Hunt Saboteurs Association

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Hunt Saboteurs Association
Hunt Saboteurs Association (logo).jpg
Formation1964; 58 years ago (1964)
FounderJohn Prestige
Founded atBrixham, England
Legal statusActive
PurposeProtect wildlife from hunters
Websitewww.huntsabs.org.uk

The Hunt Saboteurs Association (HSA) is a United Kingdom organisation that uses hunt sabotage as a means of direct action to stop fox hunting.[1] It was founded in 1963.[2]

History[edit]

In 1964 John Prestige founded the Hunt Saboteurs Association in Brixham, England, after being assigned to report on the Devon and Somerset Staghounds, where "he witnessed the hunters drive a deer into a village and kill her."[3] Designed to "oppose blood sports",[3] the HSA eschewed parliamentary reforms and instead went directly out onto hunting grounds to do everything they could to prevent the killing of British wildlife.[3] "Within a year, HSA groups appeared across England in Devon, Somerset, Avon, Birmingham, Hampshire and Surrey. Ronnie Lee, founder of the animal rights group Band of Mercy (and later the Animal Liberation Front), began his activism within an HSA group in Luton, England. HSA now operates throughout Europe and North America.

Tactics[edit]

The HSA uses tactics such as: hunting horns and whistles to misdirect hounds, spraying scent dullers, laying false trails, and locking gates to interfere with the progress of a hunt.[4] In the mid-1990s, members used a "gizmo" (a portable cassette tape player linked up to a megaphone or other portable amplification equipment) to play the sound of hounds in cry, causing the dogs to break off the chase. These are examples of "non violent direct action tactics".[5]

The HSA has expanded into Europe, Canada and the United States, and have adapted their tactics depending on the type of hunting being disrupted. The HSA now routinely disrupt deer, fox, waterfowl, turkey, mink and hare hunts, as well as angling and other types of fishing.[6] As a result, some US states have passed laws forbidding the disruption of legal hunting activities.[7]

HSA UK publishes a quarterly journal, Howl.[8]

Controversy[edit]

Hunt saboteurs have been seriously injured after clashes with hunters.[9][10]

A public order act was created to help control HSA members on private land. Part V Criminal Justice and Public Order Act 1994 (CJPOA) Section 68(1) created offences in connection with trespass by hunt saboteurs, including giving police officers the power to "direct trespassers on land (who are there with the common purpose of residing there for any period) to leave the land where the occupier has taken steps to ask them to do so, and either: they have damaged the land; or they have used threatening, abusive or insulting behaviour to the occupier, the occupier's family, employees or agents; or between them they have 6 or more vehicles on the land".[11]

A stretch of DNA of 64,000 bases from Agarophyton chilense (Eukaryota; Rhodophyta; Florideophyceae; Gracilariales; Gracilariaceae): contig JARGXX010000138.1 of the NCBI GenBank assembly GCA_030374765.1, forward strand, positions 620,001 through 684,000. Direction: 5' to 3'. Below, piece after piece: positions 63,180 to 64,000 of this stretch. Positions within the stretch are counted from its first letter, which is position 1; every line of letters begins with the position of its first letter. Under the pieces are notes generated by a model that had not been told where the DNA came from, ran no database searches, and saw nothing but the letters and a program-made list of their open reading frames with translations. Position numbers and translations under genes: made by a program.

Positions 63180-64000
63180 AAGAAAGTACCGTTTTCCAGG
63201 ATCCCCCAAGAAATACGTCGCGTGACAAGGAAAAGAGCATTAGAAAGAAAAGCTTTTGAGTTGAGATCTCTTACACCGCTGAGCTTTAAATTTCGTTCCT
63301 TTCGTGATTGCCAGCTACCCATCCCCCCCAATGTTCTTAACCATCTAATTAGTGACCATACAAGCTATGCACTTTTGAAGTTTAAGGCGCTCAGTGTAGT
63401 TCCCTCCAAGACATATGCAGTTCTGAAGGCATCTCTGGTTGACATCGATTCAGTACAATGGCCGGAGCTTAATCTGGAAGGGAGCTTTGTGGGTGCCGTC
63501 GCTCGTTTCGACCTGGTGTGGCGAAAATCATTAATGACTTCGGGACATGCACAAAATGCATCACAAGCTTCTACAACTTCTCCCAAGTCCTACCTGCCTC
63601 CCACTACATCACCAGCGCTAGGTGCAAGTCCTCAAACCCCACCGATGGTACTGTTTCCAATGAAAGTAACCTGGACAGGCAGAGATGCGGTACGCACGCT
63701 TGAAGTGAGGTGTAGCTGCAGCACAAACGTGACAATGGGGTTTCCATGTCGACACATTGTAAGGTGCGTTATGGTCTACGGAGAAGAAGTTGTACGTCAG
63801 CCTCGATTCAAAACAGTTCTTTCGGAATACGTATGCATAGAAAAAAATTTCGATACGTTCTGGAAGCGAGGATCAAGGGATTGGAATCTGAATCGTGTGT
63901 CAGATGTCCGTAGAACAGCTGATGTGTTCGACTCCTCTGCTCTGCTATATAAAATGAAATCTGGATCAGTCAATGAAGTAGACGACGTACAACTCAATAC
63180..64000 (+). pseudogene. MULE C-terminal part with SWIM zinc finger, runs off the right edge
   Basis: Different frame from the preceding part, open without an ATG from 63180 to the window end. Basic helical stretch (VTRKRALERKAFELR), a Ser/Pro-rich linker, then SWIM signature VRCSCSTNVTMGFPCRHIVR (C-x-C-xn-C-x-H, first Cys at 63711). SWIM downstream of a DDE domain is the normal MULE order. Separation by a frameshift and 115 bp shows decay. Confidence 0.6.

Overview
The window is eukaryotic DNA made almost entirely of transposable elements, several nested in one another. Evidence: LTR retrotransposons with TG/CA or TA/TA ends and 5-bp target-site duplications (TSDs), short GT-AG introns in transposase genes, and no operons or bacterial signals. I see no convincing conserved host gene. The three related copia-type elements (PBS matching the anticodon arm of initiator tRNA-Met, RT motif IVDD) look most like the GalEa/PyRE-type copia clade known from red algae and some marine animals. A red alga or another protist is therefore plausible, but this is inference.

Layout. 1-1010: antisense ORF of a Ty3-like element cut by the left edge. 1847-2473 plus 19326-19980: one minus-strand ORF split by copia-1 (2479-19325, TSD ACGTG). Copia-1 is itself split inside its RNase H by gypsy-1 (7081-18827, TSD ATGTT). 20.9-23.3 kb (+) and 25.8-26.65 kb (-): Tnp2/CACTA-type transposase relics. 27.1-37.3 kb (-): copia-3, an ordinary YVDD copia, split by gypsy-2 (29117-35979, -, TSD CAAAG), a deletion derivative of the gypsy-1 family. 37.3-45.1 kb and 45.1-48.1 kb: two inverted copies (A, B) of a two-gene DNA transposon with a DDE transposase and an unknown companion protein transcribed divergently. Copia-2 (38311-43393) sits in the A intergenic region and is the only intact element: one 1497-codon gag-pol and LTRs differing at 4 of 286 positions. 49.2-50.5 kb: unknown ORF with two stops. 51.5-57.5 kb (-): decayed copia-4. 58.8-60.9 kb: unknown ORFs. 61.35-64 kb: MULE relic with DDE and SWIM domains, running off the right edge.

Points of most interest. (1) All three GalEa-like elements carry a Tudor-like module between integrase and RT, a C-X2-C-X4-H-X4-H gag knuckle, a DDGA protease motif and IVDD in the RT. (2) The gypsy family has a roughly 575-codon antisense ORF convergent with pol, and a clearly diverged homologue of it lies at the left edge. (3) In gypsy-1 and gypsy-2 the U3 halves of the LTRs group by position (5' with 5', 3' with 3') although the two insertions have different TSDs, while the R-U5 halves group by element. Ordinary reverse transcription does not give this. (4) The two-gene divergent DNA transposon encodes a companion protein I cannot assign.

The Act also created the offence of aggravated trespass which was formed (in part) to give the police power over HSA activists: "a person commits the offence of aggravated trespass if he trespasses on land in the open air and, in relation to any lawful activity which persons are engaging in or are about to engage in on that or adjoining land in the open air, does there anything which is intended by him to have the effect: a) of intimidating those persons or any of them so as to deter them or any of them from engaging in that activity, b) of obstructing that activity, or c) of disrupting that activity".[12][13]

See also[edit]

References[edit]

  1. ^ "Meet The People Who Throw Themselves In Front Of Hunters". The Dodo. Retrieved 16 December 2021.
  2. ^ "Ten years on from the fox hunting ban, has anything really changed?". www.telegraph.co.uk. Retrieved 16 December 2021.
  3. ^ a b c Best, Steven (ed), Terrorists or Freedom Fighters?, Lantern Books, 2004
  4. ^ "HSA Tactics Book". Archived from the original on 3 February 2007. Retrieved 12 December 2006.
  5. ^ "About the HSA". Hunt Saboteurs Association. Retrieved 1 May 2015.
  6. ^ "huntsab.org". Wayback Machine. Archived from the original on 7 October 2007. Retrieved 11 November 2021.
  7. ^ Yount, Lisa (2007). Animal Rights. Infobase Publishing. ISBN 978-1-4381-3063-7.
  8. ^ "Howl Subscription Information". Archived from the original on 27 June 2010. Retrieved 30 May 2010.
  9. ^ BBC - Hunt saboteurs' car 'rammed' in Nottinghamshire
  10. ^ Gayle, Damien (26 December 2018). "Anti-hunt protester taken to hospital after Boxing Day clashes". The Guardian. ISSN 0261-3077. Retrieved 9 May 2019.
  11. ^ "Criminal Justice and Public Order Act 1994". legislation.gov.uk. 1 January 2006. Retrieved 16 December 2021.{{cite web}}: CS1 maint: url-status (link)
  12. ^ "Criminal Justice and Public Order Act 1994". Retrieved 31 May 2015.
  13. ^ "Trespass and Nuisance on Land". Retrieved 31 May 2015.

External links[edit]